Canada, Australia, Chile, Brunei and Myanmar have joined forces with New Zealand and Singapore by committing to keep supply chains open and remove any existing trade restrictive measures on essential goods, especially medical supplies, in the face of the Covid-19 crisis.  Trade and Export Growth Minister David Parker today welcomed ...
    BeehiveBy beehive.govt.nz
    1 week ago
  • COVID-19: Rent increase freeze and more protection for tenants
    Immediate freeze on rent increases Tenancies will not be terminated during the lock-down period, unless the parties agree, or in limited circumstances Tenants who had previously given notice can stay in their if they need to stay in the tenancy during the lock-down period Tenants will still be able to ...
    BeehiveBy beehive.govt.nz
    1 week ago
  • Working together to protect businesses and workers
    As New Zealand unites to lock-down in the fight against COVID-19, the Finance Minister is urging all businesses and workers to stay connected over the next four weeks. “We understand the extreme pressure many businesses are under right now. I know most business owners think of their workers as family ...
    BeehiveBy beehive.govt.nz
    1 week ago
  • State of National Emergency declared to fight COVID-19
    A State of National Emergency has been declared across the country as the Government pulls out all the stops to curtail the spread of COVID-19. “Today we put in place our country’s second ever State of National Emergency as we fight a global pandemic, save New Zealanders’ lives and prevent ...
    BeehiveBy beehive.govt.nz
    1 week ago
  • Prime Minister’s statement on State of National Emergency and Epidemic Notice
    Mr Speaker I wish to make a Ministerial Statement under Standing Order 347 in relation to the recent declaration of a State of National Emergency. Having considered the advice of the Director Civil Defence Emergency Management, the Minister of Civil Defence declared a State of National Emergency for the whole of ...
    BeehiveBy beehive.govt.nz
    1 week ago
  • Deadline for domestic travel extended
    People needing to travel on domestic flights, trains and Cook Strait ferries to get home before the country moves into level 4 lock-down tomorrow night will be able to continue using the passenger services until midnight on Friday, Transport Minister Phil Twyford said today. Domestic passenger services, particularly ferries, have ...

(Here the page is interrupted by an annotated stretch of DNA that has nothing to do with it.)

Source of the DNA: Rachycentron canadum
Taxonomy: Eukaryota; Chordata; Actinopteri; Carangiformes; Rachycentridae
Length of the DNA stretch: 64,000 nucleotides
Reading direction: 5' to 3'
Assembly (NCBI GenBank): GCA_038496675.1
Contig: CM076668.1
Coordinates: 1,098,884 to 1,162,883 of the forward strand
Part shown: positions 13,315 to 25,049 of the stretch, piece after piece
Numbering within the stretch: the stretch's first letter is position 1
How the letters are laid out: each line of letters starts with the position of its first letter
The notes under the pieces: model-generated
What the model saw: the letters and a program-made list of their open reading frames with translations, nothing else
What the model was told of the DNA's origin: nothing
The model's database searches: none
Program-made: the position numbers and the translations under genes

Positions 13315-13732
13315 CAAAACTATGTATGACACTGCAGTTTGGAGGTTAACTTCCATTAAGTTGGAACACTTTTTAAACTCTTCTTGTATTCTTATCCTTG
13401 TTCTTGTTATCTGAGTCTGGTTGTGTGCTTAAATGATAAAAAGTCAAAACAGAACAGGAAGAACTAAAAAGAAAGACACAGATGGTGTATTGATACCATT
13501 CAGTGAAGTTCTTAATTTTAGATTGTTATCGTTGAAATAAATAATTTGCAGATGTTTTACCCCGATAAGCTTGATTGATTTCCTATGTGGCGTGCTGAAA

BeehiveBy beehive.govt.nz
    1 week ago
  • Mortgage holiday and business finance support schemes to cushion COVID impacts
    The Government, retail banks and the Reserve Bank are today announcing a major financial support package for home owners and businesses affected by the economic impacts of COVID-19. The package will include a six month principal and interest payment holiday for mortgage holders and SME customers whose incomes have been ...
    BeehiveBy beehive.govt.nz
    1 week ago
  • Government working to keep air freight moving
    Minister of Transport Phil Twyford has today announced details of the Government’s support package to keep key air freight moving and ensure New Zealanders retain access to essential goods during the four-week level 4 lockdown. “The Government is working with airlines and air freight operators to ensure New Zealand’s key ...
    BeehiveBy beehive.govt.nz
    1 week ago
  • New Zealand moves to COVID-19 Alert Level 3, then Level 4 in 48 hours
    New Zealand moved up to COVID-19 Alert Level 3 – Restrict New Zealand to move up to COVID-19 Alert Level 4 – Eliminate, in 48 hours Two-staged approach to give people and businesses time to prepare  Level 3, from tomorrow Non-essential businesses must close All events and gatherings must be ...
    BeehiveBy beehive.govt.nz
    1 week ago
  • Prime Minister: COVID-19 Alert Level increased
    Good afternoon  The Cabinet met this morning to discuss our next actions in the fight against COVID-19.  Like the rest of the world, we are facing the potential for devastating impacts from this virus. But, through decisive action, and through working together, do we have a small window to get ...
    BeehiveBy beehive.govt.nz
    1 week ago